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School of Molecular Sciences celebrates 45 'Moore' years

ASU Regents Professors Ana and Tom Moore recognized for decades of achievement


Ana and Tom Moore with their dogs.

Ana and Tom Moore with their dogs.

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May 27, 2022

Arizona State University has a long-standing reputation in natural and artificial photosynthesis research, thanks in part to Ana and Tom Moore, who have been important members of the School of Molecular Sciences (formerly known as the Department of Chemistry and Biochemistry) since late 1976. The pair were also founding members of one of the earliest centers at ASU, the Center for the Study of Early Events in Photosynthesis. This year marks 45 years of service to ASU for both.

Prior to beginning their careers, the young couple met in a physical chemistry course at Texas Tech University.

“Tom sat by me,” Ana said.

“That was the only good thing about pchem, in my opinion,” Tom said.

Both Moores had postdoctoral positions at the University of Washington, then moved to Tempe to begin their careers at ASU, where they soon met another young chemistry professor, Devens Gust.

Gust remembered, “Ana, Tom and I all began our careers at ASU at around the same time, and we three usually brought our lunches and ate together. During these breaks, we realized that although we had different and complementary areas of expertise, we had similar interests in the big questions. We decided to work together on an artificial photosynthesis project. Our first graduate student was Gary Dirks, who went on to become president of BP-AMOCO Asia and now holds a senior position at ASU. This was the start of a more-than-40-year collaboration that has led to a lot of great science and trained numerous excellent students. We have not just been around for a long time, but also accomplished many good things, which is very satisfying, and I have enjoyed every minute of it (almost).”

The Moores credit their productivity to collaborations, hard work and trying to ask good questions.

“Our careers would be quite different if we had not collaborated as much as we have,” Tom said. “You have to get rid of the idea that you’re the most important person and be willing to share your ideas and listen to others.”

“People who work on their own don’t often produce as much,” Ana added. “Find a field that is hot, work hard and interact with the scientific community.”

They also recognize the influence of leadership in their success.

“Ana and I were both influenced by the value prioritization that the leadership in our department had,” Tom said. “Mort Munk always knew the way the department should go and which way priorities and values should be established.”

Gary Krahenbuhl, emeritus professor and former dean of The College of Liberal Arts and Sciences, describes the Moores’ contributions as well as challenges they overcame.

“They were faculty members who loved their work and pursued it in a quiet, persistent and inspired manner,” Krahenbuhl said. “They weren’t ones to 'toot their own horn,' but the importance and impact of their research spoke volumes about its significance. Their work on bio-inspired molecular systems, most notably photosynthesis, holds incredible promise for the green energy revolution. They have focused on the capture and storage of light energy with artificially created molecular systems that mimic those found in nature but (that) can be designed for dedicated purposes.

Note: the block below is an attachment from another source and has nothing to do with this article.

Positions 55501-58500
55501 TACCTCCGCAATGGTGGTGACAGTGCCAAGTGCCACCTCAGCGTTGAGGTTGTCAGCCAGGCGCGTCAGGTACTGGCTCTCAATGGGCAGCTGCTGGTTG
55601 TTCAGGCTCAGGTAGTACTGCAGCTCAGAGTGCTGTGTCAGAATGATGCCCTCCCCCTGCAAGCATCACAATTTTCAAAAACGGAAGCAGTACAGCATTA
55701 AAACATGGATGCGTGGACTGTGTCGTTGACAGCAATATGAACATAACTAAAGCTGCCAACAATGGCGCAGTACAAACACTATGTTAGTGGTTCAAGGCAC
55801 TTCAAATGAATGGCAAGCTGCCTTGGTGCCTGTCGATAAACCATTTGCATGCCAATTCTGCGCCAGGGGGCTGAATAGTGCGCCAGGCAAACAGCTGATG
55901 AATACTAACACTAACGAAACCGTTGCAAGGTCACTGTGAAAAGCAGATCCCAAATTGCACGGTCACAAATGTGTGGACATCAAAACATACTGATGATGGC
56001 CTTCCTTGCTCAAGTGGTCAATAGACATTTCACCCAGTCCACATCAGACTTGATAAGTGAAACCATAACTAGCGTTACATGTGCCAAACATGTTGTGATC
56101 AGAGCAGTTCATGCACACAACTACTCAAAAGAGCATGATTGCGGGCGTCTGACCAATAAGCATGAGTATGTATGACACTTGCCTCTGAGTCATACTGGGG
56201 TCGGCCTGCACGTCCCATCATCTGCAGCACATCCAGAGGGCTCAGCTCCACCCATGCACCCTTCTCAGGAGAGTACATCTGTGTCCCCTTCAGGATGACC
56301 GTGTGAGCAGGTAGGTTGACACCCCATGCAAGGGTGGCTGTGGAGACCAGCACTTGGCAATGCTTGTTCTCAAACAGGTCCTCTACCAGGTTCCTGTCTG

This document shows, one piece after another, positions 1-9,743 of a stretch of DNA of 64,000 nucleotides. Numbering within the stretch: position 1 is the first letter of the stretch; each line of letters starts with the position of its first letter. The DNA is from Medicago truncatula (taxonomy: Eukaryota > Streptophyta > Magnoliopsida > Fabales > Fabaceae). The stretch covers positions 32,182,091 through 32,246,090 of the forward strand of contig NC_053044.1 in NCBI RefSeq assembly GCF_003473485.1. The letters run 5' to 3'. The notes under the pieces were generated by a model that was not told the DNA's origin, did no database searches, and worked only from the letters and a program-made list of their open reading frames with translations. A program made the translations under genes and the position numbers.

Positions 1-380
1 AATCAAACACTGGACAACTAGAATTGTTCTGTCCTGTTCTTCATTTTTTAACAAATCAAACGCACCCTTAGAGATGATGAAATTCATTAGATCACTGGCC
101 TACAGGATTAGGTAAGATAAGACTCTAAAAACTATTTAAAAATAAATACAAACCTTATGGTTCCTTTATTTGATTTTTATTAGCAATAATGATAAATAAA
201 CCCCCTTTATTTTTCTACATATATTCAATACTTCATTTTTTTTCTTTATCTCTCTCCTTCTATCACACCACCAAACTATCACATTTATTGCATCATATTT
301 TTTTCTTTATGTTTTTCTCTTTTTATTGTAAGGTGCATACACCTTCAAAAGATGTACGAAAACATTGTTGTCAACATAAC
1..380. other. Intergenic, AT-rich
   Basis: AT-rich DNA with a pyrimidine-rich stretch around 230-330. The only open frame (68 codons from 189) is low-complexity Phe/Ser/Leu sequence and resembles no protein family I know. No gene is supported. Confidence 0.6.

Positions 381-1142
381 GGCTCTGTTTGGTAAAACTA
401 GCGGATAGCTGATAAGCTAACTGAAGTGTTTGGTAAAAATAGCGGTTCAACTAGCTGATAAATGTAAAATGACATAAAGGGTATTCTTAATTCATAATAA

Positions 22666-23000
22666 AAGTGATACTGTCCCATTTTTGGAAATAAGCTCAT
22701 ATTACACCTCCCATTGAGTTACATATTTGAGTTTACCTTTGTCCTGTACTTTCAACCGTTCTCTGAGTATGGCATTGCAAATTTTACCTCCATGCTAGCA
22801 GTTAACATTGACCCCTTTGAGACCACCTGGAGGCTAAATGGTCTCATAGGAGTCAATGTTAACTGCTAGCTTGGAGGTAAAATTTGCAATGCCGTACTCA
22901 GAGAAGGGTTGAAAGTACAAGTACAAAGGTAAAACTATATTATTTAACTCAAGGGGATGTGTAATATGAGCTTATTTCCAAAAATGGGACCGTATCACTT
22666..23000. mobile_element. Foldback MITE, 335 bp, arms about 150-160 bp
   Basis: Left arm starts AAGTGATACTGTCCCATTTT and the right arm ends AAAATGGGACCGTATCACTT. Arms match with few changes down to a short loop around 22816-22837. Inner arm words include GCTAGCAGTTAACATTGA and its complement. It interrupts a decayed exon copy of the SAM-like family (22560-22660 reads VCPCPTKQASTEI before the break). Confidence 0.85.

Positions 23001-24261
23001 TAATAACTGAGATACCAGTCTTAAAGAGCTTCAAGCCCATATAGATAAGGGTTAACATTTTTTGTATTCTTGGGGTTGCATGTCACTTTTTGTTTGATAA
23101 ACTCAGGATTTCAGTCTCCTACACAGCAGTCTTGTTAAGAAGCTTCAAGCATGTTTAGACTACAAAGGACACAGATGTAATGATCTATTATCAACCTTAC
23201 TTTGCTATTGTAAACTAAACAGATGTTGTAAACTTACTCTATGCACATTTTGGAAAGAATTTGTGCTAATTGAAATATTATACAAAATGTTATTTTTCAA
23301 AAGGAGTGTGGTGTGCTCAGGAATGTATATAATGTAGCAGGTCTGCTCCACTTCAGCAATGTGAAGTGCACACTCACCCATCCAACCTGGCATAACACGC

“Beyond their research, they were unique in at least two ways. In their early years, there were almost no married faculty couples where each had a tenured faculty position at ASU. Having both members of a married couple in the same department was virtually unheard of. It is a credit to them and to the department that they made this work, as such arrangements often face significant faculty resistance. Over time, they were both named as Regents Professors. There may be other married couples that hold this distinction, but I don’t know of any. This also makes them unique at ASU as an academic super couple.”

The Moores’ love for what they do and their love for each other has clearly contributed to their productivity. They continue to be active in photosynthetic research, but now are also collaborating to investigate proton transfer between molecules.

“We discuss things all of the time,” Ana said. “That’s what we like to do. We like what we are doing; otherwise, we would retire. We are being productive and helping develop the next generation of scientists through our postdocs.”

Gary Moore (no relation), a former student who received his PhD from ASU under Ana, is now himself a regarded professor and researcher at ASU. Having studied under the Moores, he provides perspective regarding their contributions: "Ana and Tom Moore have contributed pioneering discoveries in the areas of understanding, designing and controlling electron transfer pathways. The constructs they’ve envisioned over their careers have not only enabled conceptual advancements but are also synthetically and artistically beautiful. More recently, they’ve reinvented their research to focus on mastering the motions of protons. Their research continues to expand the frontiers of knowledge in the molecular sciences, and during their 45 years at ASU, has inspired generations of researchers. It’s a true pleasure to work with them. Their thoughtfulness, creativity and imagination appears boundless.”

SMS Director and longtime friend of the Moores Tijana Rajh added, “I have known Ana and Tom for many years, and one of the many benefits of coming to ASU has been to work more closely with them. ASU is fortunate to have Tom and Ana as members of the faculty. Their work is and will continue to be foundational to progress in many aspects of sustainability.”

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